“So when you are offering your gift at the altar, if you remember that your brother or sister has something against you, leave your gift there before the altar and go; first be reconciled to your brother or sister, and then come and offer your gift.” Matthew 5:23-24
Eight days ago, George Floyd, an unarmed 46 year old African American man, died in the custody of a white Minneapolis police officer while three other officers stood by, assisting or watching, but not intervening. The horrendous details of this event captured on video turn my stomach and bring tears to my eyes. What has followed are protests, some peaceful and some not, in Minneapolis and across the nation.
I feel compelled to write about this in today’s devotion—not to repeat what is already too familiar, not to accuse or defend, and not to explain what is happening. I want to do three things: to name the virus in our nation (I don’t mean COVID-19), to reflect on what Jesus tells us to do when relationships are broken, and to pray to God for wisdom about how we can be reconciled.
I am old enough to remember “the 60s” and the struggle for civil rights for African Americans. Not too many years ago I was still naïve enough to think that we were moving ever so slowly toward the dream powerfully articulated by the Rev. Dr. Martin Luther King, Jr. Today the reality and pervasiveness of racism toward black and brown people overwhelm my heart and mind and soul. I acknowledge without question my white privilege and accept the grief, anger, and despair of my black siblings—without pretending to understand what it feels like to walk in their shoes. I do not use the word sin often or lightly, but the racism that has infected us is nothing but sin.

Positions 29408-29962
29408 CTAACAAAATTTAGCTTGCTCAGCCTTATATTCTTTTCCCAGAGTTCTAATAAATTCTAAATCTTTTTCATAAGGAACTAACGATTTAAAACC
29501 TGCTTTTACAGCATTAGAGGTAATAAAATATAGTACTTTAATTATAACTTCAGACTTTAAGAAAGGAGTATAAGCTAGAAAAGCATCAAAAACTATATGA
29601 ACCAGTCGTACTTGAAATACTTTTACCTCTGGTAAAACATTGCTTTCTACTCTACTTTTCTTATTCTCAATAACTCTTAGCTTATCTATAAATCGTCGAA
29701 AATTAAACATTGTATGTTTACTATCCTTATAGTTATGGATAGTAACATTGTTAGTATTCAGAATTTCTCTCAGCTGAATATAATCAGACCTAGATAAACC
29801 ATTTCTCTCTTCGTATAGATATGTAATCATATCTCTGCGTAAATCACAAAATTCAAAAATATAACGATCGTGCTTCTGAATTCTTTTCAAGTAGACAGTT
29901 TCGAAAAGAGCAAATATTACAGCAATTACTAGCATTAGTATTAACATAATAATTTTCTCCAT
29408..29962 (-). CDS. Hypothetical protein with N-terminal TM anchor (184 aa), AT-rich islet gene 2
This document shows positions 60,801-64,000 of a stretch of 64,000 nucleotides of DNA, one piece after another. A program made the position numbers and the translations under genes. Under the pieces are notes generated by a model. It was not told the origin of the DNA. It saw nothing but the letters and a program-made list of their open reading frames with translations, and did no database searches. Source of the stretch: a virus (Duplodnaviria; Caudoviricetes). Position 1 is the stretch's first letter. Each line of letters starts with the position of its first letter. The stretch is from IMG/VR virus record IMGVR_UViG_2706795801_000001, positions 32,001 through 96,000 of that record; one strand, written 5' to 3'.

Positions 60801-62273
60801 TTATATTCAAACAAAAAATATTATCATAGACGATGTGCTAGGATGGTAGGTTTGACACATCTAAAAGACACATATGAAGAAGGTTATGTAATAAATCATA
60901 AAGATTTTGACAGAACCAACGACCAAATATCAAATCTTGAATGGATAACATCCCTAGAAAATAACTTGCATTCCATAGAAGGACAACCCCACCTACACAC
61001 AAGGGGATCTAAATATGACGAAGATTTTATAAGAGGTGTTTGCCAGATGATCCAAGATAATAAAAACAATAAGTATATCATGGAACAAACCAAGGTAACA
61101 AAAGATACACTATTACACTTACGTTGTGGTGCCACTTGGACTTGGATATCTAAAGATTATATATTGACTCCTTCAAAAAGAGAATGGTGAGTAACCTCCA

When I read that Jesus said if your brother or sister has something against you, I think of people of color who have every right to have something against those of us who are white. We have not listened or taken seriously enough their experiences of discrimination, overt and hateful, covert and structural. We have not challenged or changed the systems that perpetuate their lower wages, greater exposure to environmental toxins, more violence at the hands of police, and poorer health outcomes, including a disproportionate number of COVID-19 cases and deaths (to name just a few of the disparities that exist), when compared to whites. To us, Jesus says, “Leave your gift there before the altar and go; first be reconciled to your brother or sister, and then come and offer your gift.” That is his command: first be reconciled.
Be reconciled. I confess. I don’t know how to do that. I know it will be complicated and take a long time. But it is urgent. And so, I offer to God a prayer for a contrite heart, an open mind, a listening ear, and a courageous spirit. Only with God’s help will I be able to do what I am called to do. Only with God’s help will we the church be able to do what we are called to do.
Rev. Dr. Sharon Harris-Ewing
Prayer Focus: Reconciliation
Loving God: You created all people and willed them to live together in harmony. Forgive us for allowing the sin of racism to persist through the centuries. Forgive us for the deep and lasting harm it has caused. Fill us with the power of your love. Show us the way to reconcile person to person, group to group, community to community, until all people live together with justice and peace, according to your holy will. Amen.